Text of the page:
This was too much fun to play. We must have misinterpreted the rules.
We checked. http://files.boardgamegeek.com/viewfile.php3?fileid=7724
We looked at forums to be sure.
It is that easy.

Games 13 - 30 were a best of ten series.
Games 31 - 45 were supposed to be a best of 5 series.

45 games on the initial play test night and we were still not bored, tired, but not bored.
Pheonominal Replay Value

Weight - I say Med/Light

It is simple, yet incredibly complex.
Should fun be a measure of weight?
If it is then Hive is the heaviest game I've played in ages.
I have played Hive with 10 year olds who enjoy video games, 40 year old Uber Gamers, and I have played Hive with 50 year old Chess junkies.
We have never just played "one" game.
More often than not it becomes a question of "can we play one more game".


I'm getting kinda twitchy - nnnnnnnnneeeeeeeeeed my fix!
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Rob Leveille
Canada
St. Catharines
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Well done review. Nice formatting. A definite thumbs-up.

BTW, are you up for Hive at Starbucks tomorrow?
 
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Derek Gallacher
Canada
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Hive + Coffee at Starbucks.
Oh colonel, the vapours are getting to me. laugh
 
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Dave Dyer
United States
Playa Del Rey
California
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MacGee wrote:

I'm getting kinda twitchy - nnnnnnnnneeeeeeeeeed my fix!


Get your fix anytime at http://www.boardspace.net/

 
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Derek Gallacher
Canada
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I've played there. I like it. But it just ain't like holdin' the Bakelite in your hands. Oooooooooooohhhhhhh, so smooth and bakelite-y.
 
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Kyle Symoniak
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Your subject line and obvious unhealthy addiction have convinced me to pick this one up. Great review.
 
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Andy K.
United States
Lawrence
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Who would put a sweater on a duck?!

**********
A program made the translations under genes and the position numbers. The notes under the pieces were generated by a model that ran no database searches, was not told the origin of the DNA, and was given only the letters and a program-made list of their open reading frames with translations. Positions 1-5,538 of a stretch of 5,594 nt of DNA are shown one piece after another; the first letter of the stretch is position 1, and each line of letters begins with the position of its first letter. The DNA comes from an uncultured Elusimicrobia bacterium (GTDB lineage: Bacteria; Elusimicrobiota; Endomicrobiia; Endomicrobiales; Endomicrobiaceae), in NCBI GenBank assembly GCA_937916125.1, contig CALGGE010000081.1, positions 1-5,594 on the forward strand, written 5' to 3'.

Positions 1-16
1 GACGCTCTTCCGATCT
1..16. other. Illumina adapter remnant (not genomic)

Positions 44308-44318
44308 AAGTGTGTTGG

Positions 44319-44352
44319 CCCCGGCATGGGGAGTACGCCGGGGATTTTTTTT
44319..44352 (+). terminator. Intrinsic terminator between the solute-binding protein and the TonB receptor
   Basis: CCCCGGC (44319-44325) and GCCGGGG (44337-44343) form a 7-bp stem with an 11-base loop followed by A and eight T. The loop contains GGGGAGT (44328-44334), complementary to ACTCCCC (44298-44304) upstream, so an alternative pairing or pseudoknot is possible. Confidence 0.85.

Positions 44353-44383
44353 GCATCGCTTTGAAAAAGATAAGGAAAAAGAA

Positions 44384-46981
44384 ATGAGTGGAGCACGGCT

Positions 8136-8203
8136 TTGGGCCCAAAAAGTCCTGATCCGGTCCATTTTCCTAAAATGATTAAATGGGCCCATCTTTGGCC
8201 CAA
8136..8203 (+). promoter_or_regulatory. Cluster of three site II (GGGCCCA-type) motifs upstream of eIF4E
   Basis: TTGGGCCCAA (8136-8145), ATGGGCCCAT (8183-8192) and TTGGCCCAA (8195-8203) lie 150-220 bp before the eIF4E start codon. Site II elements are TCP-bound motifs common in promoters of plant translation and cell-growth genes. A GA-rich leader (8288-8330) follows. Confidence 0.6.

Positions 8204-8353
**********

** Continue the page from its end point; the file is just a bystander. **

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JeremiahClayton wrote:
Congratulations!! You have discovered the most enjoyable board game in the world.


My older brother and his wife, after my getting them back into gaming earlier this year, have become obsessed with Hive. I haven't yet played, but I look forward to getting my ass kicked by one or both of them at Thanksgiving.
 
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Josh
United States
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How did the country lose its way, Mel? When did we stop rooting for the man with a flamethrower?
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ACK ACK wrote:
JeremiahClayton wrote:
Congratulations!! You have discovered the most enjoyable board game in the world.


My older brother and his wife, after my getting them back into gaming earlier this year, have become obsessed with Hive. I haven't yet played, but I look forward to getting my ass kicked by one or both of them at Thanksgiving.


I'm that brother, and it's true, Hive rules.


The portablity and short gameplay time are huge plusses.


It's fun to teach it to new players, and see them try out strategies that I'd never be able to imagine. It's also fun to see the way that with one opponent the hive will be round and blobbly, and with another will be linear.


The above review is quick and to the point, much like the game. We also choose first player randomly, then with the loser going first. This is an attempt to modulate the advantage the first player might have (see the threads discussing this topic).